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India: A History by John Keay
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India: A History (2000)

by John Keay

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Showing 1-5 of 15 (next | show all)
Exhaustive, and somewhat exhausting too, but a very interesting look at an important country and area from pre-history until recent times. While there is no way I will retain much of this, some will stick and it was definitely worth reading. ( )
  ehousewright | Jul 9, 2017 |
This is an excellent history of India. I found it exciting, and so I was surprised that some people found it to be dry. It is detailed indeed, and there is so much to be discovered.

John Keay has done us a great service by laying out the book in sections age wise, which makes the history easy to follow. The history of the country has been extremely turbulent, with shifting borders, loyalties and influences. It can be bewildering, and the manner in which the book has been written and laid out makes it easy to follow.

It is well written, and I can only but recommend it to people who want to know about India. ( )
  RajivC | Aug 30, 2014 |
The material is too large for a single volume, although the author has done justice to the history of the subcontinent without any notable omissions (as Nehruvian history books are wont to do). ( )
  salvadesswaran | Mar 29, 2013 |
Covers a lot of history over several millenia in one volume - and does it pretty well, with good style and coverage of multiple kingdoms. Dizzying, but good. ( )
  HadriantheBlind | Mar 29, 2013 |
There is a staggering amount of detail in this book and the scope, in terms of time period and subject matter covered (e.g. religion, politics etc), is huge. The text in both the hardback and paperback is, as a consequence, rather small.

Unfortunately, I found much of the content rather uninteresting, as it extensively recounts the history of dynasty after dynasty that I was not particularly interested in. There is a good deal of complexity to a number of the topics covered, e.g. development of the Hindu religion, and the authors style is not at all suited to this. Keay's writing is, at times, unnecessarily convoluted and verbose. Some may appreciate the challenge of interpreting this, but I felt that it was rather pretentious. When faced with such difficult subject matter the last thing I wanted was to have to re-read sentences in an attempt to decipher material that could easily have been delivered in a more straightforward fashion.

My interests were far better catered for by the superb 'India after Gandhi' by Ramachandra Guha, but if the history of the subcontinent from the beginning is what you're after then this is probably the book for you. Just bear in mind that it is no small undertaking. ( )
  cwhouston | Nov 21, 2010 |
Showing 1-5 of 15 (next | show all)
It is hard to imagine anyone succeeding more gracefully in producing a balanced overview than John Keay has done
added by MMcM | editThe Guardian, William Dalrymple (May 12, 2000)
 
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References to this work on external resources.

Wikipedia in English (73)

Architecture of Karnataka

Ashoka's Major Rock Edicts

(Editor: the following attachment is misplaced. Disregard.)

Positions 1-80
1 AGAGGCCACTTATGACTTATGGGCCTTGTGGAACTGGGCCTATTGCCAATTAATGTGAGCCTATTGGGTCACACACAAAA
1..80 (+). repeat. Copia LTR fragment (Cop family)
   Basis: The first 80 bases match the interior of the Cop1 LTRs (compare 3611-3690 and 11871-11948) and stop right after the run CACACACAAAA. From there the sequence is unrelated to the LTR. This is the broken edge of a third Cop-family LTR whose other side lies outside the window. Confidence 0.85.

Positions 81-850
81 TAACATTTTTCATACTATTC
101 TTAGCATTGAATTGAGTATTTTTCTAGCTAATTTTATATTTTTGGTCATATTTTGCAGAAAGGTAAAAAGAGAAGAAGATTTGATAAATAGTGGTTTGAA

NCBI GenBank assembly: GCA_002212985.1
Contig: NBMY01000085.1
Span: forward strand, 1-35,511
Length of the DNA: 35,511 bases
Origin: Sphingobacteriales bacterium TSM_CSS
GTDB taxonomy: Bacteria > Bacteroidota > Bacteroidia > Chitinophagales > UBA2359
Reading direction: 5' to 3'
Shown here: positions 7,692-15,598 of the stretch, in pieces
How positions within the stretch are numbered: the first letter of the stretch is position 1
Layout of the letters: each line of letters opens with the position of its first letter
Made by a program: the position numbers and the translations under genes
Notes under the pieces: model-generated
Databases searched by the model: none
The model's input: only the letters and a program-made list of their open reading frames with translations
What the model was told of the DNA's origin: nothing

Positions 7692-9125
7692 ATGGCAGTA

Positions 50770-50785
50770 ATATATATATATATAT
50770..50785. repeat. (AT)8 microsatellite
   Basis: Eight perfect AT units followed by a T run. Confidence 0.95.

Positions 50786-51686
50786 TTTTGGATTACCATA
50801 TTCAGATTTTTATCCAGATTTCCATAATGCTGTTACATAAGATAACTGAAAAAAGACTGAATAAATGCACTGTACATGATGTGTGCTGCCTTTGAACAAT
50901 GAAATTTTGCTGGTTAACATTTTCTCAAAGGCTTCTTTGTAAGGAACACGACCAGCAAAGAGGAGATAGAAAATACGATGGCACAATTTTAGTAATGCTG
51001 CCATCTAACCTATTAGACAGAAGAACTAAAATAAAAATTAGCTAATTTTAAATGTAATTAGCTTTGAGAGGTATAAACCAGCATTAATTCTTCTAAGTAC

Ashokan Edicts in Delhi

Battle of Chillianwala

Bengal famine of 1943

Bhagavad Gita

Harshacharita

Hindu devotional movements

History of Karnataka

History of Kolkata

History of Maharashtra

History of Tamil Nadu

Narasimhavarman I

Narasimhavarman II

Permanent Settlement

Political history of medieval Karnataka

Political history of Mysore and Coorg (1761–99)

Political history of Mysore and Coorg (1800–1947)

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Amazon.com Amazon.com Review (ISBN 0802137970, Paperback)

The history of what is now India stretches back thousands of years, further than that of nearly any other region on earth. Yet, observes historian John Keay, most historical work on India concentrates on the period after the arrival of Europeans, with predictable biases, distortions, and misapprehensions. One, for example, is the tendency to locate the source of social conflict in India's many religions--to which Keay retorts, "Historically, it was Europe, not India, which consistently made religion grounds for war."

Taking the longest possible view, Keay surveys what is both provable and invented in the historical record. His narrative begins in 3000 B.C., with the complex, and little-understood, Harappan period, a time of state formation and the development of agriculture and trade networks. This period coincides with the arrival of Indo-European invaders, the so-called Aryans, whose name, of course, has been put to bad use at many points since. Keay traces the growth of subsequent states and kingdoms throughout antiquity and the medieval period, suggesting that the lack of unified government made the job of the European conquerors somewhat easier--but by no means inevitable. He continues to the modern day, his narrative ending with Indian-Pakistani conflicts in 1998.

Fluently told and well documented, Keay's narrative history is of much value to students and general readers with an interest in India's past and present. --Gregory McNamee

(retrieved from Amazon Thu, 12 Mar 2015 18:08:12 -0400)

(see all 7 descriptions)

This probing and provocative chronicle of 5,000 years of South Asian history blends together insights from a variety of scholarly fields and weaves them together to chart the evolution of the rich tapestry of cultures, religions, and peoples that makes up the modern nations of Pakistan, India, and Bangladesh.… (more)

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